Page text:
Four hundred years ago, on August 20, 1619, a ship carrying more than 20 enslaved Africans arrived in Jamestown. Though America did not even exist yet, their arrival marked its foundation, the beginning of the system of slavery on which the country was built.
There will be a lot of new resources coming online over the next two weeks, and I’ll be adding the best additions to this list.
You might also be interested in my “Best” lists related to race and racism, particularly A Beginning List Of The Best Resources For Teaching About Reparations.
Here is what I have so far:
US slavery: How is America marking the 400th anniversary? is from The BBC.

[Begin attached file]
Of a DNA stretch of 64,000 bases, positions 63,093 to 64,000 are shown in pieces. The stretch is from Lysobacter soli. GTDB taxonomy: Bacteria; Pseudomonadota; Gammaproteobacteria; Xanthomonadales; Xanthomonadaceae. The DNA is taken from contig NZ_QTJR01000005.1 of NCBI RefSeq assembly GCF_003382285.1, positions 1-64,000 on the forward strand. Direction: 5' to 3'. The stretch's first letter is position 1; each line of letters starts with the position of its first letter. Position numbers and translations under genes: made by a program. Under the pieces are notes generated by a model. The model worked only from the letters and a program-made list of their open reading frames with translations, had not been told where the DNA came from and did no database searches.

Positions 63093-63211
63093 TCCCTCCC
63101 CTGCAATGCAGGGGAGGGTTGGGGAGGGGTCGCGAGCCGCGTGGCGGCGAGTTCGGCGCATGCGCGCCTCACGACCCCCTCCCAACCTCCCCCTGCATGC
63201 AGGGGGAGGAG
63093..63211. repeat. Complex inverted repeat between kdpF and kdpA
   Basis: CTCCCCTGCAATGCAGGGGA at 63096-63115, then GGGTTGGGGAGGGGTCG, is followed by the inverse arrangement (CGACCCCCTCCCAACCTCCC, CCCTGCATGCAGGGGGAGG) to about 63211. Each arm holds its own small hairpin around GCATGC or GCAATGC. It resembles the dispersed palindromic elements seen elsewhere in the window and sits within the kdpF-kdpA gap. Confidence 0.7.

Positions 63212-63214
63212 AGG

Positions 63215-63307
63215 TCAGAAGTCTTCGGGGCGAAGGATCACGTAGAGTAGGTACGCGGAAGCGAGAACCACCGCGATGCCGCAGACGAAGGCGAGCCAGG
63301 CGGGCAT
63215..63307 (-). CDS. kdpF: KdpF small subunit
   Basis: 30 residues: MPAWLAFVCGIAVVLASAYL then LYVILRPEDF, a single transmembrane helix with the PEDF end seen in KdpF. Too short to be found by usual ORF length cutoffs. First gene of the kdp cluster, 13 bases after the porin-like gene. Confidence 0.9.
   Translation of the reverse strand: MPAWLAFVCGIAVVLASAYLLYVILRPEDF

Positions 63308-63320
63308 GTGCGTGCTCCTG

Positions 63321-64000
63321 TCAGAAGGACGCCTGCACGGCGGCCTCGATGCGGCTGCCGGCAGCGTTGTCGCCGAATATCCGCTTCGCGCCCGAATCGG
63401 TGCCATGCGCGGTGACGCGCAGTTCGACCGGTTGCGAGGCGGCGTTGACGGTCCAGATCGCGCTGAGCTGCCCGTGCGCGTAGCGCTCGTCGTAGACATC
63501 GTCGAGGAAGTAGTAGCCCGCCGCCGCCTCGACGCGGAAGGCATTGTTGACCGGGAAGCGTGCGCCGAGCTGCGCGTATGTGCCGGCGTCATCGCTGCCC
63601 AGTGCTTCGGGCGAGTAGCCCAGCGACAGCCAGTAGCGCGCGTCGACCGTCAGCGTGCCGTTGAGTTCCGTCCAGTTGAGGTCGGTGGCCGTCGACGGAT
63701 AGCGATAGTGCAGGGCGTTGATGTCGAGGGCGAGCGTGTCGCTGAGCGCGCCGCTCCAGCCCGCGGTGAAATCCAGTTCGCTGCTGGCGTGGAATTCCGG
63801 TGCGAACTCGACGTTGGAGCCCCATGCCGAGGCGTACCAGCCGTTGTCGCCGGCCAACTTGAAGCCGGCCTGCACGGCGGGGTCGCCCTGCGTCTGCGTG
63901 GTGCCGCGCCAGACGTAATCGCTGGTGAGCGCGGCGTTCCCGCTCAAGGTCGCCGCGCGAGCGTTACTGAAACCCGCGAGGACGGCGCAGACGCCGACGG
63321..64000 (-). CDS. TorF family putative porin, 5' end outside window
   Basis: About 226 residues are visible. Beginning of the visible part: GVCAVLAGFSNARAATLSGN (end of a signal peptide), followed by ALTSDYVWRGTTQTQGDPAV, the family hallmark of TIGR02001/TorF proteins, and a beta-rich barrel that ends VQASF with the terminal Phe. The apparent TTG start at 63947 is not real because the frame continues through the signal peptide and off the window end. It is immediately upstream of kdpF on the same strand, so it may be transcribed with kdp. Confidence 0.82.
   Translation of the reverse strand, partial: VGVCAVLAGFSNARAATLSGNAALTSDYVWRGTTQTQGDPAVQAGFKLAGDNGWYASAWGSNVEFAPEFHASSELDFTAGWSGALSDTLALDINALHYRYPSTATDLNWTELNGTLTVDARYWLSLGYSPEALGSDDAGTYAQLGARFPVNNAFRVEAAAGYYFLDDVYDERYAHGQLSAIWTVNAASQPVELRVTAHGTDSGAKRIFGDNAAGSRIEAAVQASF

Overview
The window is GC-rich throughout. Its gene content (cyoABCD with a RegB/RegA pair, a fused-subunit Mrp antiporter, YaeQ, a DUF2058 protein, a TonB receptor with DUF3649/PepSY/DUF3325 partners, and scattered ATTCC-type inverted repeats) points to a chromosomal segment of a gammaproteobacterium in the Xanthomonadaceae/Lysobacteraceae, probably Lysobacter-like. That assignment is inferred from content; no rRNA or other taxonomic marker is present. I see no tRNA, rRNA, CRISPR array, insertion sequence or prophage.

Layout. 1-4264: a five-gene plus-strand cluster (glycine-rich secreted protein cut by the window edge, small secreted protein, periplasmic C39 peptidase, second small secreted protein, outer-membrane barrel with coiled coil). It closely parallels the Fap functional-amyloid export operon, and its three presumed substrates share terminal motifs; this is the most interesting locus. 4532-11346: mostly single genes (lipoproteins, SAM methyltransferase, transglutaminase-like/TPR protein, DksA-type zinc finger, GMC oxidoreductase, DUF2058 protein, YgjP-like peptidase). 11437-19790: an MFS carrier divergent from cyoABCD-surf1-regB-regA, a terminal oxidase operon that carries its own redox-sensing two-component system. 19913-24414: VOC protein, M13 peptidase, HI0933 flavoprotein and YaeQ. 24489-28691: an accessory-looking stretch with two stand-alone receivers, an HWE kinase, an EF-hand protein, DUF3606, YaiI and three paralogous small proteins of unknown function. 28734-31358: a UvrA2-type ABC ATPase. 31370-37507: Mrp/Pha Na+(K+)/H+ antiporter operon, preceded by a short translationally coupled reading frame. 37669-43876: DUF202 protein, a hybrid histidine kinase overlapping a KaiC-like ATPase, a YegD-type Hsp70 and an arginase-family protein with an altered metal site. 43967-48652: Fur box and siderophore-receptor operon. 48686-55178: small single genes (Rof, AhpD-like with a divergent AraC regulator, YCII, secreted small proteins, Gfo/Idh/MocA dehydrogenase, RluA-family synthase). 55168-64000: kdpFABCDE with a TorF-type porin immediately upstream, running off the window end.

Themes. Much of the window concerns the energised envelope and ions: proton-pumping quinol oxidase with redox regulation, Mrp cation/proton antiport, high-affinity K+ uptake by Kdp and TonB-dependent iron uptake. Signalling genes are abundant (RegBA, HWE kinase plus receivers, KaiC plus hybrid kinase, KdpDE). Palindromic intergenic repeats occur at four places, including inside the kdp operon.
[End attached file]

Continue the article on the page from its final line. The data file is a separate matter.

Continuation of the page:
A History of Slavery in the United States is from National Geographic.
1619: 400 years ago, a ship arrived in Virginia, bearing human cargo is from USA Today.
Ghana marks 400 years since American slave trade is from Al Jazeera.
Artifacts of the slave trade is from Reuters.
A terrible passage from Africa is from Reuters.
2019 marks 400 years since the 1st recorded arrival of African slaves to the U.S.
We explored the dark history of Ghana’s coast castles, where Africans were held before being shipped off to a life of slavery pic.twitter.com/kLXqtXzy6F
— Bloomberg TicToc (@tictoc) August 7, 2019
The 1619 Project from The NY Times is edited by Nikole Hannah-Jones, and is an amazing interactive:
The 1619 Project is a major initiative from The New York Times observing the 400th anniversary of the beginning of American slavery. It aims to reframe the country’s history, understanding 1619 as our true founding, and placing the consequences of slavery and the contributions of black Americans at the very center of the story we tell ourselves about who we are.